The Military Cross is an operational gallantry award given to all ranks of the services in recognition of exemplary gallantry during active operations against the enemy on land.
W Bro Stan Marut, News Editor, Provincial Media Team continues the theme of Middlesex Masons in the Military
Although the history of Middlesex is sparse on military campaigns on its territory, it has produced its own warriors who gave good service to the County Regiment and on behalf of the country and fought on battlefields far away.
In 1016 Edmund Ironside whose father was Ethelred the Unready, fought Cnut the Dane at the Battle of Brentford.
Strictly, although one history book will show Edmund as victor, another will show that honours were even and disputed lands were shared amongst them.
Later during the First English Civil War in 1642 there was another Battle of Brentford which took place on November 12th followed the next day by the Battle of Turnham Green where the troops of the Parliamentary forces stood firm against the King’s Army making its way to London.
A different outcome and King Charles 1st Army made no headway and retreated to Oxford for the winter.
Many of the Parliamentarian men were strictly armed civilians known as Trained Bands, or Train Bands.
To give a masonic connection there is the Train-Bands Lodge, No. 2524 in London whose name, no doubt, emanated from these types of militia.
Some time ago an article appeared on the Provincial web site which honoured a Middlesex Mason who had received the VC in the First World War.
That was Robert Gee VC, MC, MP.
The story of Masonic Military involvement continues today and we have latter day heroes, some of whom will be remembered by Provincial members.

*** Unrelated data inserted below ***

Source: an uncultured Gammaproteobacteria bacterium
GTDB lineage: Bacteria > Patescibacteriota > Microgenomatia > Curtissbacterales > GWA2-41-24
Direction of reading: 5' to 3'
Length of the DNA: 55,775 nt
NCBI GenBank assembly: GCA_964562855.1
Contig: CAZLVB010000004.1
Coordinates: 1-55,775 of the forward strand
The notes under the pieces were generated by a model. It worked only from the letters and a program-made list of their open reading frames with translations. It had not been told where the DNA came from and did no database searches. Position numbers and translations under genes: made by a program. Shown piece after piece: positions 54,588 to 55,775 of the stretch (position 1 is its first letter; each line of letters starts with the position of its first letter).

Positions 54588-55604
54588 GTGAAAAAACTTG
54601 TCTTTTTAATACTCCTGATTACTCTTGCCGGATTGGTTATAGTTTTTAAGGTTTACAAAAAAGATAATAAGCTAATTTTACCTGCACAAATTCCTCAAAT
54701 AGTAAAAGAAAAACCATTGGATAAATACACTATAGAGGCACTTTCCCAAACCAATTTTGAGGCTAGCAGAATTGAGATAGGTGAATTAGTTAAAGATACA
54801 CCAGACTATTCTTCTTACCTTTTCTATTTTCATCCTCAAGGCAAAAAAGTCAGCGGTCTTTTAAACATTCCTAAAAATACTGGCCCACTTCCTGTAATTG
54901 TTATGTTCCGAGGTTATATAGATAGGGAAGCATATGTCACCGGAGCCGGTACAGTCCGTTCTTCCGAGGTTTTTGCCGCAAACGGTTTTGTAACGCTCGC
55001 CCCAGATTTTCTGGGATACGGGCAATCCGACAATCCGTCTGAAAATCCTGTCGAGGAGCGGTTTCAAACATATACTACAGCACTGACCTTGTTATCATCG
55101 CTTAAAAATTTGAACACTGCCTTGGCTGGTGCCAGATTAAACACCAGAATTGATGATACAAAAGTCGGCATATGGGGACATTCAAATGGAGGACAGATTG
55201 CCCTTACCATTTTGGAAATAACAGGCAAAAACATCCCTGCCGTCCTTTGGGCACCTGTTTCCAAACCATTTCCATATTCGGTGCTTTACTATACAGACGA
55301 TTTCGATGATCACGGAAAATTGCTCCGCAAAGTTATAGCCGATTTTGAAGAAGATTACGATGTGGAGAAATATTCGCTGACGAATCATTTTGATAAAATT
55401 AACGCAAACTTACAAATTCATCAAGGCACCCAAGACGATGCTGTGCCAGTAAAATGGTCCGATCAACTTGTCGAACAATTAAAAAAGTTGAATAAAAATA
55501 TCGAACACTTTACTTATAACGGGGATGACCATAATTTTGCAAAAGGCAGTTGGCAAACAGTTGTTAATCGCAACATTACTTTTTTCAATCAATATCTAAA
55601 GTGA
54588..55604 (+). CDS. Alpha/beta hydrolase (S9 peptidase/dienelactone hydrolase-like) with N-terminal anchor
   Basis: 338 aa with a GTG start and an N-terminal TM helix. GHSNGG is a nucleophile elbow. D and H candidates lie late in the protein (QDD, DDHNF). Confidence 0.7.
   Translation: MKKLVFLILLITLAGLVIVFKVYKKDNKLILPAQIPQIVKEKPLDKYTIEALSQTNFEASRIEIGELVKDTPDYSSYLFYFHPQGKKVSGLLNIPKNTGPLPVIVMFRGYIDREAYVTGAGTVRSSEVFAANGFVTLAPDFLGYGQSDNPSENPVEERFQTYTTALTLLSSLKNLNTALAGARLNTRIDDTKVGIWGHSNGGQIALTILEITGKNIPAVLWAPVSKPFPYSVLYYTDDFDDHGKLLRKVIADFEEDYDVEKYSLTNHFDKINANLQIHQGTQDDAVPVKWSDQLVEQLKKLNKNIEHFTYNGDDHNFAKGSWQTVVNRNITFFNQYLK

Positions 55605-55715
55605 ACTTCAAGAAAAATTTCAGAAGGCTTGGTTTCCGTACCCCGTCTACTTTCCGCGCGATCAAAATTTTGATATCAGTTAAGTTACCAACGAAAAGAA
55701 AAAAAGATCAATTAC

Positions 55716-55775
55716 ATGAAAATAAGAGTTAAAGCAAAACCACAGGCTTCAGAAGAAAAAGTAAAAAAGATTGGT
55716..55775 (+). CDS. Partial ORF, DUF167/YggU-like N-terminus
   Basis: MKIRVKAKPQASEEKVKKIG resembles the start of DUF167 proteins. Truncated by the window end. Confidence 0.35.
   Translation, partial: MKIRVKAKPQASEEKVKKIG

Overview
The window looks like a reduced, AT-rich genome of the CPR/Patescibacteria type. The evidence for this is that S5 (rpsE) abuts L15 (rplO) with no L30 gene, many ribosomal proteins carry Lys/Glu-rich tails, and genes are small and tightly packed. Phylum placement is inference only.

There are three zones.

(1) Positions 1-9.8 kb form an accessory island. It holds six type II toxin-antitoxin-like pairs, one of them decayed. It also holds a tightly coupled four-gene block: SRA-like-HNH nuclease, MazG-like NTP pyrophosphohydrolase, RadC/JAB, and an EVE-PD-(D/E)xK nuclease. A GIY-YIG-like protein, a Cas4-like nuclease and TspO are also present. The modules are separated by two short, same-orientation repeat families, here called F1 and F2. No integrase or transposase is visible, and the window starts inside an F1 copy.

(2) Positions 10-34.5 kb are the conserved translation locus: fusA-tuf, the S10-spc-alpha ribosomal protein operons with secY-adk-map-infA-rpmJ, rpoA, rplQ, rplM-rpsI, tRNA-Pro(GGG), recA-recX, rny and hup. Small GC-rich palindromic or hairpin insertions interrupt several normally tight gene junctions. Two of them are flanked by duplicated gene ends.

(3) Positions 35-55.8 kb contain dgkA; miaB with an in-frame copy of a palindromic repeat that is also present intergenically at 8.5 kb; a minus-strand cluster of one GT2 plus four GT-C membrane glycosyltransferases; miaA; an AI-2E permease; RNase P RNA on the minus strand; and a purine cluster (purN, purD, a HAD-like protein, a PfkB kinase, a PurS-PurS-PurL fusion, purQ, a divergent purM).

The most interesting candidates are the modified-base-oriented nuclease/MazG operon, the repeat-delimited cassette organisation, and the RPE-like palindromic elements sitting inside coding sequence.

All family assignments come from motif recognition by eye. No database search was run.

One such hero was the late W Bro Harold Arthur William Pettinger MC PJGD a member of Bushey Park Lodge, No. 2381.
Brother Harold Pettinger was Commissioned as 2nd Lieutenant in the York and Lancaster Regiment in 1941 and shortly after was sent to Egypt.
It was at Tobruk that his Company had been ordered to attack a German defensive position.
His bravery in leading his men and succeeding in their mission was recognised and he was awarded the Military Cross (MC).
No mean feat for a young subaltern. He also served in other theatres of war including Burma and became a Major in Special Forces HQ supplying the Chindit operations in the jungle.
Of course, he was not yet a Freemason and that would come later in 1955 when he was initiated into his father’s Lodge, Bushey Park Lodge, No. 2381.
Continuing this family link Harold’s son W. Bro Andrew Pettinger is the 3rd generation family member in the Lodge.
Middlesex Military Masons - The Next Generation
W Bros John Mellor and Frankie Whelan-Mellor -
W Bro Frankie Whelan-Mellor PProvGStwd (R) a member of Richmond Lodge, No. 2032 together with his Dad, the well known W Bro John Mellor (L) Prov G Tyler (Bucks), PPrGSuptWks (Berks), PPrDepGReg (Middlesex) a member of Parsifal Lodge, No. 5655 amongst other masonic units in the Province.
W Bro John Mellor served with the 3rd Battalion Parachute Regiment during the 1960s and 70s.
His son Frankie took up the military mantel and joined the Irish Guards in 1995.